MP highlights case where work place drug testing can go wrong

THURROCK MP JACKIE Doyle Price chose the issue of work place drug testing as the subject of her maiden adjournment debate.

“I am pleased to have the opportunity to address the House on workplace drug testing. As the emphasis on health and safety in the workplace is heightening, the incidence of drug and alcohol testing in the workplace is increasing, too. Such testing is welcomed and supported by both employers and employees, for very good reasons, as it is in everyone’s interest that the workplace is a safe environment.

Trade unions recognise that any one employee working unsafely poses a risk to other employees and they have been happy and willing to agree drug and alcohol policies with their employers. That means that workplace drug and alcohol testing is becoming increasingly prevalent, which is great from a health and safety point of view and, through deterrence alone, could be anticipated to lead to fewer industrial accidents. I have concerns, however, from a human rights perspective. These tests can act as judge and jury and, as a consequence, we need to ensure that the regulatory regime governing such tests and practices is adequate and that both employers and employees understand their rights and responsibilities with regard to such tests, so that employees are not treated unfairly.

I want to illustrate the issues with reference to my constituent, Mr Joe Kelly, who faced dismissal from his post following 31 years of employment with the same employer after he received a positive test for heroin. My constituent knew that the test was erroneous and mounted a successful challenge that saw him reinstated. As he says, however, he was prepared to take the risk and engage legal representation, but many other employees facing similar circumstances might not have that luxury. It is to protect the rights of employees that I am bringing these issues to the attention of the House.

I want to highlight to the Minister the key areas that I think pose a risk and to ask for his reflections on what the Government can do to strengthen understanding on the part of employers and employees through their trade unions. I am not sure this matter necessarily needs more regulation, but in drawing up an appropriate drug and alcohol policy, the employer and the trade union will need to satisfy themselves that they and their contractors have appropriate processes to deal with collecting and testing samples.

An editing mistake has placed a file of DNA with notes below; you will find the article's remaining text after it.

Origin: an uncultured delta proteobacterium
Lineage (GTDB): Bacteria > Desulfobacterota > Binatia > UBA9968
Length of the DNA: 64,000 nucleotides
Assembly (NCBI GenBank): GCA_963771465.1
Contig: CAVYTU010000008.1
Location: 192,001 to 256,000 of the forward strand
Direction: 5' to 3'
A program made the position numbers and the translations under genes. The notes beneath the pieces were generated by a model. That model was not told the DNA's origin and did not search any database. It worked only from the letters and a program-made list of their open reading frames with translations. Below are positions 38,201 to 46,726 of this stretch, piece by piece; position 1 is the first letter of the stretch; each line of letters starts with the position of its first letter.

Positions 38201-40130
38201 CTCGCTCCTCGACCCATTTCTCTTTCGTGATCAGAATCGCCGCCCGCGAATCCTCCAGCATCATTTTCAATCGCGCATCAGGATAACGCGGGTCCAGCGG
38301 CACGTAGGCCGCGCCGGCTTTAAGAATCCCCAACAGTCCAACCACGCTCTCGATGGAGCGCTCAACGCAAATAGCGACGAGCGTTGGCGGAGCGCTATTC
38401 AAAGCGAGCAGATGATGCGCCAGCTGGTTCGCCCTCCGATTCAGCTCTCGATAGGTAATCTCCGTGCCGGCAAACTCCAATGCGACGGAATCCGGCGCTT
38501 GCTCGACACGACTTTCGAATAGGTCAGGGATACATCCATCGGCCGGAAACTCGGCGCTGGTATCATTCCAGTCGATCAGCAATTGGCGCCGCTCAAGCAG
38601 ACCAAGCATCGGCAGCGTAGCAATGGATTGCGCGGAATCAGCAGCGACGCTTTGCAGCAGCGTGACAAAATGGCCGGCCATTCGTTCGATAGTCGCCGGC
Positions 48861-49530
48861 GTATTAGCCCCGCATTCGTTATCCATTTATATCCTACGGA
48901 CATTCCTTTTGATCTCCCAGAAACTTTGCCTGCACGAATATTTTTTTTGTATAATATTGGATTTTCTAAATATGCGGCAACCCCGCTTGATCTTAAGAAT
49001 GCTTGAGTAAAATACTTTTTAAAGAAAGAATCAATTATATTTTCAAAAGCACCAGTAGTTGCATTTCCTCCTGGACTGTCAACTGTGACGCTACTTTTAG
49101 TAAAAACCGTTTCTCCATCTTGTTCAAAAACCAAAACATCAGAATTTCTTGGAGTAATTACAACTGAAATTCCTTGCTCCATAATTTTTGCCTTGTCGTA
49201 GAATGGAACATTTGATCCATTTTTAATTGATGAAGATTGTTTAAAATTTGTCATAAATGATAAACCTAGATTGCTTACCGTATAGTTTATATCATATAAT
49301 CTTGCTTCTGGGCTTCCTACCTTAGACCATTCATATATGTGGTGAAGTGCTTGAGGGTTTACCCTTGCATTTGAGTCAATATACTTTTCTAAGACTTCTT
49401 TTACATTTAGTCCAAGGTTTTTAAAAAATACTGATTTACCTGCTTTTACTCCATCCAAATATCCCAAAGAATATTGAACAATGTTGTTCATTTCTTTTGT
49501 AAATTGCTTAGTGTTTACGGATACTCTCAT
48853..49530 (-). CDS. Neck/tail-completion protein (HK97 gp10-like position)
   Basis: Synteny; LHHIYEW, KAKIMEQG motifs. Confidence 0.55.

There are essentially three areas of risk that we need to get right. The first is the integrity of the collection process. This is the fundamental aspect that should be tightened. There must be a clear and documented chain of custody, so that samples are correctly identified and handled to prevent them from being mixed up, contaminated or tampered with. Without a chain of custody, there is no proof that the sample belongs to the subject.

In the case of Mr Kelly, the chain of custody could not be proved and the collection process was poor. He had been more than happy to comply with the demands for a random drug test, but in supplying his sample, he was very unhappy with the procedure. The process was not explained, consents were not properly sought, his samples were not sealed in his presence, and he had

concerns about the cleanliness of the process. Overall, he felt that the collectors were more concerned with speed than with accuracy and that there was serious risk of cross-contamination.

In this case the sample was saliva and, as is customary, two samples were collected so that in the event of a challenge, a repeat test could be run. Given that the samples were not sealed in the presence of my constituent, he could not be satisfied that the sample which had tested positive belonged to him, nor could he sure that the B sample belonged to him. In the event the B sample did clear Mr Kelly, but given his understandable lack of confidence in the process, he took his own measures and paid to have a hair test, which again cleared him.

Firms engaged in testing sign up to standards overseen by the United Kingdom Accreditation Service. In this example, the firm was signed up to UKAS standards only for the lab. I venture to suggest that employers should engage only with firms that are signed up to appropriate standards throughout the collection and testing processes.